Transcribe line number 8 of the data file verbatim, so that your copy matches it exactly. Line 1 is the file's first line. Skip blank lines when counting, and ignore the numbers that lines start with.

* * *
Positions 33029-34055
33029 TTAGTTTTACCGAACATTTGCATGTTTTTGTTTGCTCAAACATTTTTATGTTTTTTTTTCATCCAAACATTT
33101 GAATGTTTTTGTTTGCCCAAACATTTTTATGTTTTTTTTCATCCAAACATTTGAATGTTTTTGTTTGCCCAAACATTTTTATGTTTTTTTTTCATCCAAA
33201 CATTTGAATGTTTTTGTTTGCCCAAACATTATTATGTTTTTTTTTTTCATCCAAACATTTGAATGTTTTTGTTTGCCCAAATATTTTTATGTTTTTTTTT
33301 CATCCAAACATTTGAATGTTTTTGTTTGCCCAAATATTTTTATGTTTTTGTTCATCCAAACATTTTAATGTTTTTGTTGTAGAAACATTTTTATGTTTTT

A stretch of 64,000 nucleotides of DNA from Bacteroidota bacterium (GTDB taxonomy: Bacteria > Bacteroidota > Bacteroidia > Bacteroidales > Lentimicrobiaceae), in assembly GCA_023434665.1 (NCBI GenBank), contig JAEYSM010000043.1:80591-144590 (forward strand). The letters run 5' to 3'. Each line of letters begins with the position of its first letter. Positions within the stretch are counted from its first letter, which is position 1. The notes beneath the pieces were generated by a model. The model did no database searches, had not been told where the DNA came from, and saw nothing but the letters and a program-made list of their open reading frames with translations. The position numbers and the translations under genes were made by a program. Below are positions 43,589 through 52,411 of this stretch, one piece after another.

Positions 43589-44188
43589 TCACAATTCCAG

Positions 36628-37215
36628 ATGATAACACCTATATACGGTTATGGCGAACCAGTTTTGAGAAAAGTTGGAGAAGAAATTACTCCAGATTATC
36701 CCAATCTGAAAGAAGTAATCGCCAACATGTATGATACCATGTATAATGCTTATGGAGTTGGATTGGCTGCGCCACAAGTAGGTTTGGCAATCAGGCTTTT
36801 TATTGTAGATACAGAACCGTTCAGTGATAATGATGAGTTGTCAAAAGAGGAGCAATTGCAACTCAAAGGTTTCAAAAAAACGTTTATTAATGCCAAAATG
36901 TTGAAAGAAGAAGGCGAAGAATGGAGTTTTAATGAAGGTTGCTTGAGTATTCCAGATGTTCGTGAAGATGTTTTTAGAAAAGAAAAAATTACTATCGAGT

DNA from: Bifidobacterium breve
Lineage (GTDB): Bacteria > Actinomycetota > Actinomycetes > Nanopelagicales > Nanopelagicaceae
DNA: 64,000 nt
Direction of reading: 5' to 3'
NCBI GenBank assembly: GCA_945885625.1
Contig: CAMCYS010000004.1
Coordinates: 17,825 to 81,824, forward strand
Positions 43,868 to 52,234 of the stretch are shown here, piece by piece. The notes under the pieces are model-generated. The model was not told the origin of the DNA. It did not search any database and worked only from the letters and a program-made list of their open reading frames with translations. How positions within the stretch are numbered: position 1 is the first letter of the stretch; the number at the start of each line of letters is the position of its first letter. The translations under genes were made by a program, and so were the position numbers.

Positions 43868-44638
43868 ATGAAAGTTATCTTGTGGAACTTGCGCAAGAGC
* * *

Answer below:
43589 TCACAATTCCAG